How can you get resources to address transport challenges?

Addressing Transport Challenges – Part 4 Decisions

In previous articles – Strategy, Analysis and Instruments – I described the first three of the steps in addressing transport challenges.

Decisions is the fourth article in this series on addressing transport challenges, here I outline a systematic approach to evaluating transport proposals and presenting a business case to decision-makers.

The decision-making process involves selecting the intervention or package of options that is expected to deliver the best outcome for the investment required, and within resourcing, political and institutional context and constraints.

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How to select interventions to solve transport challenges

Addressing Transport Challenges – Part 3 Instruments

In the two previous articles – Part 1 Strategy and Part 2 Analysis – I described two the steps in addressing transport challenges: Strategy and Analysis. In this article I will outline the third step – Instruments or Interventions.

Once you have determined a strategy and desired outcomes, and analysed transport challenges, the next step is to identify the most appropriate instrument or intervention or package to address the problem.

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How to establish a results focus in addressing transport challenges.

Addressing Transport Challenges – Part 1 Strategy

There are 5 steps in addressing transport challenges – I use the acronym S.A.I.D.D. (SAID and Done):

  1. S: Strategy. Describe the specific challenges, the desired results, and who you need to work with.
  2. A: Analysis. Identify the specific problem(s) being faced, the cause and effect.
  3. I: Instruments (or Interventions). Choosing from the range of solution options available.
  4. D: Decisions. Build the case for the investment in the preferred solution.
  5. D: Delivery.Provide a systematic approach to implementing transport policy.

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How to avoid problem-solution thinking

Transport challenges are complex and dynamic, and usually don’t have agreed solutions.

To solve transport challenges or problems, you need to involve a range of key stakeholders who have a keen interest, often with disparate views on what to do. Key stakeholders have a significant interest in the problem or can have a major influence on the approach taken to address the challenges.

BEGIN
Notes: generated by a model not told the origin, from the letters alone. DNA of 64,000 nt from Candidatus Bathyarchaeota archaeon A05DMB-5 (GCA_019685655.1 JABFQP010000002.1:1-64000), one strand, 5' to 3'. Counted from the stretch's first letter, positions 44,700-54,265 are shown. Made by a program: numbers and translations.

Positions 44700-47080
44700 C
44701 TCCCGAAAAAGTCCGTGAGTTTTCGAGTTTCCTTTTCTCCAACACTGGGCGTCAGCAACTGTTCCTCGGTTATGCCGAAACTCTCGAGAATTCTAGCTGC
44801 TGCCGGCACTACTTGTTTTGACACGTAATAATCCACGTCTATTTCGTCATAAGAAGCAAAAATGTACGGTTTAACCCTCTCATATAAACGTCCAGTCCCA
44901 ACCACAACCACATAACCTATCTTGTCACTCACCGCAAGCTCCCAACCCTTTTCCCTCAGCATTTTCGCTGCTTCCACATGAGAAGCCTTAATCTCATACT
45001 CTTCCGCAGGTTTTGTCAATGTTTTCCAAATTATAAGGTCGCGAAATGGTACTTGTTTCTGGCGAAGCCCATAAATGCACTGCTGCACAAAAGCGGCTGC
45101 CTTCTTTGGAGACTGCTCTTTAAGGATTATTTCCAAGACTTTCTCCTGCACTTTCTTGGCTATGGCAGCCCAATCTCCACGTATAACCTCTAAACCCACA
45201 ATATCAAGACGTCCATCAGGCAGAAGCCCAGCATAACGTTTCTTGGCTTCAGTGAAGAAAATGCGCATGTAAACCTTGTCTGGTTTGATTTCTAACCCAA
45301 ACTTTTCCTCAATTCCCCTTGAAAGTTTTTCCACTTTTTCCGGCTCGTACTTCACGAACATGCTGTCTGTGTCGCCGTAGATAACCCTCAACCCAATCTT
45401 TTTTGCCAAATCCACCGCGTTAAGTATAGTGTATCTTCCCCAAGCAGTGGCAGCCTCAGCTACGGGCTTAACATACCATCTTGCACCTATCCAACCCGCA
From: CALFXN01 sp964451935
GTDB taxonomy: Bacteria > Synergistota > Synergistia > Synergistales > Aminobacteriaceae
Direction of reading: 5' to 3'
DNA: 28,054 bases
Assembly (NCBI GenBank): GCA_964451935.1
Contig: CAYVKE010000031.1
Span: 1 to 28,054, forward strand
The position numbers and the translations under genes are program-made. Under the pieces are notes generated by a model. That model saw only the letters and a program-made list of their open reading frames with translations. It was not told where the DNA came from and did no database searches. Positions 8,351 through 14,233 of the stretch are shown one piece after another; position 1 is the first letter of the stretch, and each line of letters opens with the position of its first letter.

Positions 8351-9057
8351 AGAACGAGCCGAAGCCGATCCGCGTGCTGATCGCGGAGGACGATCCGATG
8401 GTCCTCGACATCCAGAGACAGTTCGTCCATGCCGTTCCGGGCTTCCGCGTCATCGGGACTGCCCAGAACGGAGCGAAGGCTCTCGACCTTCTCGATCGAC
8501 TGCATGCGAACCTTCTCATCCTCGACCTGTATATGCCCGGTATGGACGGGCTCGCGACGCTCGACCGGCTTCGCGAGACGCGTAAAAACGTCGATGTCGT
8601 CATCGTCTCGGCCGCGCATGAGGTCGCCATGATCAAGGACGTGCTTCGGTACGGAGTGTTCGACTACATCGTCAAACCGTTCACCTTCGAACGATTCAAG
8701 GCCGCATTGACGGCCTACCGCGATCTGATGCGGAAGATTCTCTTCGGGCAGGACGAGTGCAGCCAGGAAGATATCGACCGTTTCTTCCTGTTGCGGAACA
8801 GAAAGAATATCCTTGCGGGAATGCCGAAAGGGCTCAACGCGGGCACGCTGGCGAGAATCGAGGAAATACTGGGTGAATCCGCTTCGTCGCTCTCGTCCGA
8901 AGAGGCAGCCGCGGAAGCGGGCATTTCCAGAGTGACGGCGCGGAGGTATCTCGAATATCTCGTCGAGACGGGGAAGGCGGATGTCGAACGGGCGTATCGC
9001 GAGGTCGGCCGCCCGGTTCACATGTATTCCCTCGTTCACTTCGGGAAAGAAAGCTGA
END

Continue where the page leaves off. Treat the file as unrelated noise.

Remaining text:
As professionals, we are charged with solving problems and usually have our own preferred solution to most transport challenges – but beware of the trap of ‘problem-solution’ thinking.

This results from jumping to the solution immediately a problem is raised, and then unfortunately, vigorously defending this solution, and not leaving open the opportunity to consider other viable options.

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How can you avoid transport policy mistakes?


Solving complex policy issues, such as improving travel time reliability, are challenges facing transport professionals. Policy analysis, however is not a common skill among transport professionals.

Transport policy problems are complex

Transport problems are increasingly complex and dynamic, making them difficult to fully comprehend. These complex multi-actor problems usually don’t have a simple solution and dealing with them may require new policy to be developed.

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How to ensure the success of smart mobility


Measuring smart mobility initiatives is critical to success.

Transport agencies and companies are accountable for the return on investment funds and it is in their interest to demonstrate the success of past investment in moving towards desired transport outcomes, when seeking funding for future programs.

However, post-evaluation of transport projects is rarely conducted.

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What does successful transport integration really mean?

A large proportion of Australians live in cities. Our cities are shaped by where people live, work, learn, shop and play and how they travel around. As transport users, we want connected trips. Transport connectivity is key to enabling the best use of resources, with an emphasis on sustainability.

Reducing the overall socio-economic cost of transport infrastructure and services is key to achieving sustainability.

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Dealing with Unexpectedness


How should we deal with traffic incidents at critical times and locations, which cause major, unexpected problems for users?

Operators of road traffic networks are under increasing pressure to maintain acceptable levels of service, with declining resources and competing priorities. Urban traffic networks are not able to keep pace with the growth in travel, as a result major roads operate at maximum capacity for extended periods.

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